A Classic July Trip to High Mountain's Summit
July 09, 2020
This originally appeared on The Nature Conservancy's Blog. It's one of my favorite posts.
Sometimes a hike becomes more than a hike, and that’s often the case in The Nature Conservancy’s High Mountain Park Preserve in Passaic County.
But a hike that my wife and I took there to celebrate July 4 (2017) was a notch above.
We saw nature at its most beautiful -- butterflies and dragonflies. We saw nature at its most brutal (a Black Snake killing a young bird).
We used modern technology -- an app to measure how tall he summit of High Mountain is.
And we found centuries-old technology in the form of a chert arrowhead.
We saw sassafras and salsify. We met nice people. And we had a picnic lunch at High Mountain’s summit, with its sweeping views of northern New Jersey and Manhattan beyond. All in all, not a bad day.
Okay, the butterflies and the view weren’t really a surprise, but the magic of a walk in the woods is often found in the unexpected, like the delicate if unidentified bloom below.
High Mountain isn’t just any woods, mind you. The 1,260-care preserve, owned by Wayne Township, New Jersey’s Natural Lands Trust, and The Nature Conservancy, not only has 11.5 miles of rugged trails (maintained by the New New Jersey Trail Conference), but it has history and vistas. And it’s essentially in New York City’s front yard.
Perhaps the best way to tell the story is with pictures, in the order they were taken.
Let’s get the “rough” shot out of the way first. Tennyson called such moments “Nature, red in tooth and claw,” and they are as much a part of the natural world as sunsets and shimmering brooks.
My wife and I heard the commotion before we saw it -- a scold of Blue Jays screaming bloody murder.
We figured they were mobbing a raptor, possibly an owl. But as we approached, we saw commotion on the ground, and then the snake, taking shelter from its attackers under a bush. In its mouth was a young Blue Jay, beyond hope.
Tough to witness, but as much a part of nature as Blue Jays raiding an American Robin’s nest. As we headed up the trail, we could hear the jays still screaming.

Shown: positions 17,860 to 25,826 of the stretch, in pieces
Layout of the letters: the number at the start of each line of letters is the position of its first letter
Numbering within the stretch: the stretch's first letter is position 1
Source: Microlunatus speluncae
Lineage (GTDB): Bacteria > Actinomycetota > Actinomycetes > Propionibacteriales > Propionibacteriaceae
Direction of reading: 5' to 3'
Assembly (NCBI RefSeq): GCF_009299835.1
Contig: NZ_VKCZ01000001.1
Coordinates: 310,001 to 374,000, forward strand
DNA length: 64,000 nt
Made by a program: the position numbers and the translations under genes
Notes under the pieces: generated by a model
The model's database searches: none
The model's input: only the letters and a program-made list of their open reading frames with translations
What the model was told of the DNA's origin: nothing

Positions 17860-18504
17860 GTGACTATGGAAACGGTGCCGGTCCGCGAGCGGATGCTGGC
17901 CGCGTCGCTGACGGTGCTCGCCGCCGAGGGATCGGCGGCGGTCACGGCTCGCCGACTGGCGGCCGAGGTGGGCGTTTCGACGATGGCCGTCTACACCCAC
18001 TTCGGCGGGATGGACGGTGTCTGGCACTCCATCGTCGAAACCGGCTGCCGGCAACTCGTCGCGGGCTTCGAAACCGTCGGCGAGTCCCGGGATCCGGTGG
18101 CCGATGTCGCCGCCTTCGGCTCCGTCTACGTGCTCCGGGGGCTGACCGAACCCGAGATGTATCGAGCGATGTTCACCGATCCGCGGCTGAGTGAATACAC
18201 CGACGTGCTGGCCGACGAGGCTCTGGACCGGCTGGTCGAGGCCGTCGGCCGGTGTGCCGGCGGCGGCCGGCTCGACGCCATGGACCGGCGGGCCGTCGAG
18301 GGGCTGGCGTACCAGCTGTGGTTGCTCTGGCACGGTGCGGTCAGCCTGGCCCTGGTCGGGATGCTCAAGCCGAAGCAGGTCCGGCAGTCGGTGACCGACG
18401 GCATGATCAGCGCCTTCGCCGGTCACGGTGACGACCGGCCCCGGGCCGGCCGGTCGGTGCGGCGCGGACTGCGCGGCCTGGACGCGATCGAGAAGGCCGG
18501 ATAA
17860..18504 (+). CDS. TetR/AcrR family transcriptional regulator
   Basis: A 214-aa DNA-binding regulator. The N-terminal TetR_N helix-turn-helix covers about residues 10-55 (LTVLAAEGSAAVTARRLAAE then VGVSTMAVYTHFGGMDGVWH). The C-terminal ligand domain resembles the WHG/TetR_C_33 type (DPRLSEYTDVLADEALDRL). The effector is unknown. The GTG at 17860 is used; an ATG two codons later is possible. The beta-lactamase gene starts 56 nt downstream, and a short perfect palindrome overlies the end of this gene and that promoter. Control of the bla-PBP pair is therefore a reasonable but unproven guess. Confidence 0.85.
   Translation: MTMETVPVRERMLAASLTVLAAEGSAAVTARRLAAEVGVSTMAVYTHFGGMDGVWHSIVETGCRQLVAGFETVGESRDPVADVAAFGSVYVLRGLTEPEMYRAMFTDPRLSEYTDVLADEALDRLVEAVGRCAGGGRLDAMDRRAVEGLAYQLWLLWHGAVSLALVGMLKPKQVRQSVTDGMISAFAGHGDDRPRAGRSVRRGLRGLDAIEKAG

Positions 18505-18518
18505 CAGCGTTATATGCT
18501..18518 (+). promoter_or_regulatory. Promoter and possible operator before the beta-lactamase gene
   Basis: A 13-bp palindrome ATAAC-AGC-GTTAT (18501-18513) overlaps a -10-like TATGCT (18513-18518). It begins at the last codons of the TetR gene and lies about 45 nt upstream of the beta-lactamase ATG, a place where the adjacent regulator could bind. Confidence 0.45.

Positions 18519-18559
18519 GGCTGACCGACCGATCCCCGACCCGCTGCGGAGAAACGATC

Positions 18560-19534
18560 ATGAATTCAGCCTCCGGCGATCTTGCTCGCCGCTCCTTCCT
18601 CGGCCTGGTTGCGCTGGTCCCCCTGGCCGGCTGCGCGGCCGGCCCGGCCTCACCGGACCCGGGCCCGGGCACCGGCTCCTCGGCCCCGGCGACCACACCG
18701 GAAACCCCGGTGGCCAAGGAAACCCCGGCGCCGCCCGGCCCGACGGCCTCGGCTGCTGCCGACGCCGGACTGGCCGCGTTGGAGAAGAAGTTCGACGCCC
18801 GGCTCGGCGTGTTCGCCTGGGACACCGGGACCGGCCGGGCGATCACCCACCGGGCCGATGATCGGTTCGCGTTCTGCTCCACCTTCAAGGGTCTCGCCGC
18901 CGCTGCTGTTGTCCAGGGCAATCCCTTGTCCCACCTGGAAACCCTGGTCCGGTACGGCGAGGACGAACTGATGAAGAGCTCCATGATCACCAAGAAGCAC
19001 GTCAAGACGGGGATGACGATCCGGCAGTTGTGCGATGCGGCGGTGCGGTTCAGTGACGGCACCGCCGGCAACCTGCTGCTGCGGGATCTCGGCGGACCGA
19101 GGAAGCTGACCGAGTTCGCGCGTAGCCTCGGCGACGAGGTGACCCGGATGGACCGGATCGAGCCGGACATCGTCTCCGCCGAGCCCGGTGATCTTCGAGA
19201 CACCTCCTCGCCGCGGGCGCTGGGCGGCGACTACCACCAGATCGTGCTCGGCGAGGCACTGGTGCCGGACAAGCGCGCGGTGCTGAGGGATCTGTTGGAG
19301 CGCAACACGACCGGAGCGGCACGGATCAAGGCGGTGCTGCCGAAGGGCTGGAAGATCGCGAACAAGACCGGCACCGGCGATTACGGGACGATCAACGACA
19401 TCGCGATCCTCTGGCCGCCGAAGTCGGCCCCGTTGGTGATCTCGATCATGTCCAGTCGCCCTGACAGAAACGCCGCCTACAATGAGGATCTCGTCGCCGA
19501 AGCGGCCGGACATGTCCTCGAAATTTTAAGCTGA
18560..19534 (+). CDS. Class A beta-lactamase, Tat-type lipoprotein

At the summit, we found the top of the greenish copper rod that once denoted the highest elevation at High Mountain. I tried an altimeter app on my iPhone. It said 907 feet. The official height, from what I've read, is approx. 885 feet, so that wasn't too shabby.
While my wife, Patty, and I ate lunch, we enjoyed the view from the summit (we could even see the Verrazano Bridge).
We were soon joined by a couple who had recently moved to Weehawken from rustic Connecticut. They were delighted they had found such a fascinating patch of wilderness so near to New York City.
We hiked a ways together. I pointed out a Western Salsify, which resembles a dandelion on steroids or nature’s daytime fireworks (since this was the Fourth of July, after all).
One of our new hiking companions pointed out a sassafras tree, which had three different-shaped leaves on it. Did not know that.On the way back to our car, near one of High Mountain’s waterfalls, I found an arrowhead on the trail.
I know the Lenapes used to live by High Mountain in the late 1600s, and I’d like to think this finely chiseled arrowhead, made from a rock called chert, was made by one of them.
I doubt the Lenapes were very big on celebrating America's independence from Great Britain, but their presence is still felt at High Mountain.
When my wife and I finished the hike, we looked back toward the path and reflected on our little adventure.
Although the trails at High Mountain are well-marked, you never know where they might lead.
P.S.: I asked arrowhead expert Jack Goudsward to I.D. the above chert, and he said it was a Levanna projectile point, not a Lenape arrowhead. (Thanks, Jack.)
More about these projectile points here.